Darwin: A Life in Poems

Overview

Now in paperback, the intimate and highly original interpretation of the life and work of Charles Darwin, by acclaimed poet and Darwin's direct descendant Ruth Padel.

Padel is the great-great-granddaughter of Charles Darwin, and in this collection of exceedingly readable, vivid verse, she brings us his life, not only following the great drama of his discovery of evolution, but also imagining the fluctuating emotions of the solitary child, the private man, and the tender father. ...

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Darwin: A Life in Poems

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Overview

Now in paperback, the intimate and highly original interpretation of the life and work of Charles Darwin, by acclaimed poet and Darwin's direct descendant Ruth Padel.

Padel is the great-great-granddaughter of Charles Darwin, and in this collection of exceedingly readable, vivid verse, she brings us his life, not only following the great drama of his discovery of evolution, but also imagining the fluctuating emotions of the solitary child, the private man, and the tender father. A moving and powerful tribute, with an unquantifiable depth of family intimacy and warmth.

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Product Details

  • ISBN-13: 9780375711923
  • Publisher: Knopf Doubleday Publishing Group
  • Publication date: 10/9/2012
  • Edition description: Reprint
  • Pages: 160
  • Sales rank: 606,315
  • Product dimensions: 5.50 (w) x 8.21 (h) x 0.50 (d)

Meet the Author

RUTH PADEL, the great-great granddaughter of Charles Darwin, is a prizewinning poet, Fellow of the Royal Society of Literature, and Fellow of the Zoological Society of London. She is the author of seven collections of poetry, including Voodoo Shop and The Soho Leopard, both of which were shortlisted for the T. S. Eliot Prize. Her travel book, Tigers in Red Weather, was highly acclaimed, and she is also well known for her popular works of poetry criticism, 52 Ways of Looking at a Poem and The Poem and the Journey.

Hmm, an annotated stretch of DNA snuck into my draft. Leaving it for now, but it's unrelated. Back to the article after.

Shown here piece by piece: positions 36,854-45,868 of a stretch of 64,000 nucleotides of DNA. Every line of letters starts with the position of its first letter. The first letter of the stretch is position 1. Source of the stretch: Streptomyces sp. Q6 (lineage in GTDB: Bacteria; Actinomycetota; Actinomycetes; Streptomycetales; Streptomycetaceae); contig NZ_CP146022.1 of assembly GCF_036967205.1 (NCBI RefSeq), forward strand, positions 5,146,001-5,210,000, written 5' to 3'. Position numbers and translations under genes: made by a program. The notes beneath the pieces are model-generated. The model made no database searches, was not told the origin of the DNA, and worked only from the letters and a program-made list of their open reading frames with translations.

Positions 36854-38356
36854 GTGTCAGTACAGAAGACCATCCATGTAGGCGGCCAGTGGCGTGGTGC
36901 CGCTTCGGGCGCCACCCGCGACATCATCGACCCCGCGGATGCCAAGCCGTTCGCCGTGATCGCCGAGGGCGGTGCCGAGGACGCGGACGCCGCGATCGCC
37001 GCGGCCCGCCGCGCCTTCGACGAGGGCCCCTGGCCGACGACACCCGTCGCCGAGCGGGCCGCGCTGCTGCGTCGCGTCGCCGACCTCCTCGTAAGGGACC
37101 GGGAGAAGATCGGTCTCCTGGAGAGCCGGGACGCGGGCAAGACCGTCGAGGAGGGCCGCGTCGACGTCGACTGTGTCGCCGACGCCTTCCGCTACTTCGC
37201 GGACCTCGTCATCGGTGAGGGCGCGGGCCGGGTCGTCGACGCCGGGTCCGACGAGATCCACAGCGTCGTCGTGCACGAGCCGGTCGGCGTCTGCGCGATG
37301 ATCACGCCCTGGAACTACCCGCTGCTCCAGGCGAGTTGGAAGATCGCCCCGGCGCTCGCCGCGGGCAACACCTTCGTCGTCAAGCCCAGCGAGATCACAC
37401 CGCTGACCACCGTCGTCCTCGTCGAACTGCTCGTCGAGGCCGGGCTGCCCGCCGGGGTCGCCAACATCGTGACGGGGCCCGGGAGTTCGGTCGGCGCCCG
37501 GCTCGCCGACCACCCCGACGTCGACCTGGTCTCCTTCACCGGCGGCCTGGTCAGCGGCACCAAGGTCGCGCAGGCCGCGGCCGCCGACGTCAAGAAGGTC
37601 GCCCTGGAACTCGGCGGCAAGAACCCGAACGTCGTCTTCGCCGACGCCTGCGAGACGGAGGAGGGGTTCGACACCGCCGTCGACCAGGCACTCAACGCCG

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Read an Excerpt

CHAPTER ONE

BOY

1809–1831

FINDING THE NAME IN THE FLOWER

I

THE CHAPEL SCHOOL

‘He brought a flower to school. He said his mother taught him to look inside the blossom and discover the name of the plant.
I inquired how it could be done but the lesson was not transmissible.’
A walk through the zebra maze, to the Unitarian chapel on Claremont Hill. What do they say,
the black stripes on white house-walls? He ’s afraid of the dogs on Baker Street. When boys play he chews the inside of his mouth. He can never fight.

Darwin grew up in Shrewsbury, a medieval English town on the border of Wales, where his father built a house in 1800. Early in 1817, when he was a timid boy of seven, his mother enrolled him in a small school attached to the Chapel in town. The words quoted here come from the earliest memory of Darwin by anyone other than his family: William Leighton, an older pupil at the school who later became a botanist.

II

THE YEAR MY MOTHER DIED

‘I remember her sewing-table, curiously constructed.
Her black velvet gown. Nothing else except her death-bed. And my Father, crying.’ No embrace.
‘My older sisters, in their great grief,
did not speak her name.’ Her memory was silence.
No memento of her face.

Darwin’s mother Susanna, daughter of the potter Josiah Wedgwood, died young in July 1817, when Darwin was eight.

III

STEALING THE AFFECTION OF DOGS
He does not seem to have known half how much our father loved him. --Caroline Wedgwood, née Darwin

Bits of the world blow towards him and come apart on the wind. He invents. He lies.
‘I had a passion for dogs. They seemed to know.
I was adept in robbing their masters of their love.’
He steals apples from the orchard, gives them to boys in a cottage and tells them to watch how fast he runs.
He climbs a beech by the wall of the locked kitchen garden and dreams himself into the inner gloss of raspberry canes. A forest, glowing in its net.
Emerald coal in a watchman’s brazier.
He straddles the coping, fits a stick in the hole at the foot of a flower-pot, and pulls. Peaches and plums fall in. Enough to have begun an orchard of his own.
My father’s. Valuable. The words hang in the trees when the soft blobs are gone. He hides his loot in shrubbery and runs to tell:
he has found a hoard of stolen fruit!

The Mount, Shrewsbury, 1817–20.

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